The NCAA has made two big changes that apply to the Kentucky Wildcats and any school with potential NBA prospects are are underclassman.
For the past several years, the deadline for players to announce and withdraw their names from the NBA draft in order to return to college basketball the next season has come not long after the previous season ended. That often left players with little time to decide if entering the draft was a smart move or not, but now they'll have more time to evaluate what the best possible decision is.
DI Council pushes back date by which men's basketball players must remove name from NBA draft to 10 days after conclusion of draft combine.— NCAA (@NCAA) January 13, 2016
Students can also enter NBA draft multiple times without jeopardizing eligibility & participate in combine & 1 tryout per NBA team per year.— NCAA (@NCAA) January 13, 2016
The 2016 NBA Draft Combine is currently scheduled for May 11-15, which means the new declaration deadline should now be May 25. That gives players more than a full month to evaluate what the best decision regarding their future should be while also getting a better feel for NBA teams who may be willing to draft them.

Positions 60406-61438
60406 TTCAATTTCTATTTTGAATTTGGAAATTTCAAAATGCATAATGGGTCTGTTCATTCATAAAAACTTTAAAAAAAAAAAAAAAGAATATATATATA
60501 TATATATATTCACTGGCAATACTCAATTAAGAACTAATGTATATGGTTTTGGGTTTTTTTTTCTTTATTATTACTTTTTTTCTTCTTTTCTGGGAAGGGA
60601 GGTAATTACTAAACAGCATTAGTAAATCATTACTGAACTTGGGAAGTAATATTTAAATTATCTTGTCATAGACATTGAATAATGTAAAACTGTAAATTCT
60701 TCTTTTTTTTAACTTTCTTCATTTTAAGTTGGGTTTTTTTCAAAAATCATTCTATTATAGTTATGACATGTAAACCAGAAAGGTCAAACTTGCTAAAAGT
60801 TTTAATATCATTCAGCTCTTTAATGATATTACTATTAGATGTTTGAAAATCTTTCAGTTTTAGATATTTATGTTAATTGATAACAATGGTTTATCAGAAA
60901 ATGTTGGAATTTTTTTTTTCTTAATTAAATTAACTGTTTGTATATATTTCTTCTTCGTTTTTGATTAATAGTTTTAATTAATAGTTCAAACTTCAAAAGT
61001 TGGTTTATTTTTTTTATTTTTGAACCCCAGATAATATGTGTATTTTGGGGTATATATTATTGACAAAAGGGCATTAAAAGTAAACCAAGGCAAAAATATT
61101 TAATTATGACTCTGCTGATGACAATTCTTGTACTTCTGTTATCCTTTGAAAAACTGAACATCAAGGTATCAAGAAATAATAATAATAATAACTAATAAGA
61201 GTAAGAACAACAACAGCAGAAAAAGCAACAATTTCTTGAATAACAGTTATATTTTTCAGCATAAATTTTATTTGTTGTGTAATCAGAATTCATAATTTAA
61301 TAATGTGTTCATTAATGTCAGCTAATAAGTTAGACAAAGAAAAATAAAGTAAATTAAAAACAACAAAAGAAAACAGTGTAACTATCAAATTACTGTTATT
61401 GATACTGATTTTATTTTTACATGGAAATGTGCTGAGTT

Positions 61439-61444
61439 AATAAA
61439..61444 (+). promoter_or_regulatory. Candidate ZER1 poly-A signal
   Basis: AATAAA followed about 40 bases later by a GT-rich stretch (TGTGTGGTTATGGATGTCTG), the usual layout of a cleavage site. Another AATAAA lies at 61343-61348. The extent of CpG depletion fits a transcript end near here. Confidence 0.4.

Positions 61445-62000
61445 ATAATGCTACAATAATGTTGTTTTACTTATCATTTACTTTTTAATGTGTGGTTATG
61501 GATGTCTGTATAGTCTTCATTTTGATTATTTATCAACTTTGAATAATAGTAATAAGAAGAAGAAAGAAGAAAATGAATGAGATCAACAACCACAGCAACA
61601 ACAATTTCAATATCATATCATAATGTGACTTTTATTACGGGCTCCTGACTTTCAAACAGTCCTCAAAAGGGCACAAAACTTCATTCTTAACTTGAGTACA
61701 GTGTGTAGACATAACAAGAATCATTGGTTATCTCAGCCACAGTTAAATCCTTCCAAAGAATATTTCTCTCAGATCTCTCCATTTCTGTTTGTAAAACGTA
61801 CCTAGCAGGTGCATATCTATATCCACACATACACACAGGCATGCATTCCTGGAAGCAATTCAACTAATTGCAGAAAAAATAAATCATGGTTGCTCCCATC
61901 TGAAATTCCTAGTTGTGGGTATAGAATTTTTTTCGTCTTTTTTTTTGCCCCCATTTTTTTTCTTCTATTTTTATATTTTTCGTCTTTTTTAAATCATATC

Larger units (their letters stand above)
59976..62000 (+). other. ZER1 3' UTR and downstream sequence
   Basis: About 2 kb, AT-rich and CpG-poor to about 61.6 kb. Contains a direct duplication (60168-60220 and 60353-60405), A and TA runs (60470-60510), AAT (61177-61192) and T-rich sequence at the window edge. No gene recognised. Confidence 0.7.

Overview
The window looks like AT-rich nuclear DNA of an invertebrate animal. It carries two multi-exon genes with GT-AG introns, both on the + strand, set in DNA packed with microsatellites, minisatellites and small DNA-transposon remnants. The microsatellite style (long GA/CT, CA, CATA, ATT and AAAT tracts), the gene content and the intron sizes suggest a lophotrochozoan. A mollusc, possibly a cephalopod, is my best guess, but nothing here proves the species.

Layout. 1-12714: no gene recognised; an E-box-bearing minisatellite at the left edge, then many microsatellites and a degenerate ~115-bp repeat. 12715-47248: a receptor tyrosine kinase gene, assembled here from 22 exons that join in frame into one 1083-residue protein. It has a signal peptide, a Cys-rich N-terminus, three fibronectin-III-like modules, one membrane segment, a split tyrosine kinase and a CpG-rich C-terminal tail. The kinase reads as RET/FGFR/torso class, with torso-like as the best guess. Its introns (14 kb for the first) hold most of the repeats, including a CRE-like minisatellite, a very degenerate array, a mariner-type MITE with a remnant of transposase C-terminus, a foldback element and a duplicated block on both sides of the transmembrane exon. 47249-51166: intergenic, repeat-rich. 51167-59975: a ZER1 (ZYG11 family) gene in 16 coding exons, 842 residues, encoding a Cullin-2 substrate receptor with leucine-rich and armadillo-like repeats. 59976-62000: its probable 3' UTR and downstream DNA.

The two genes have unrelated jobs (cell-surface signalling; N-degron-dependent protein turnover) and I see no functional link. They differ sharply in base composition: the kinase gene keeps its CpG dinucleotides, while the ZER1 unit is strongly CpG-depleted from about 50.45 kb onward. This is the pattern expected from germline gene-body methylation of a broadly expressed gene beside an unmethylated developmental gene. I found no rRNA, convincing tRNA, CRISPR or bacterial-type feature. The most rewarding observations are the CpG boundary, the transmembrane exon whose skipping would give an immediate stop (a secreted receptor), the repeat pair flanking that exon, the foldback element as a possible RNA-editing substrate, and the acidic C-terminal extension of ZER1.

While this doesn't mean much to sure-fire talents like Karl-Anthony Towns, it may have an effect on guys with far more uncertainty regarding their draft stock, like say Tyler Ulis, Marcus Lee or even Skal Labissiere.
Ulis and Lee are more likely to go in the second round of this year's draft if they come out, so getting to the combine and even try out for one NBA team will help them know if they'll be selected in the draft.
As for Skal, it will help him learn if an NBA team will still be willing to spend a high draft pick on him and allow him to develop for several years — something he clearly needs — or if he should stay in school for one more season.
In the end, these rule changes are a big win for college players everywhere, and it's good to see an example of the NCAA actually working for the players vs. the far-too-many examples of making the players work for them.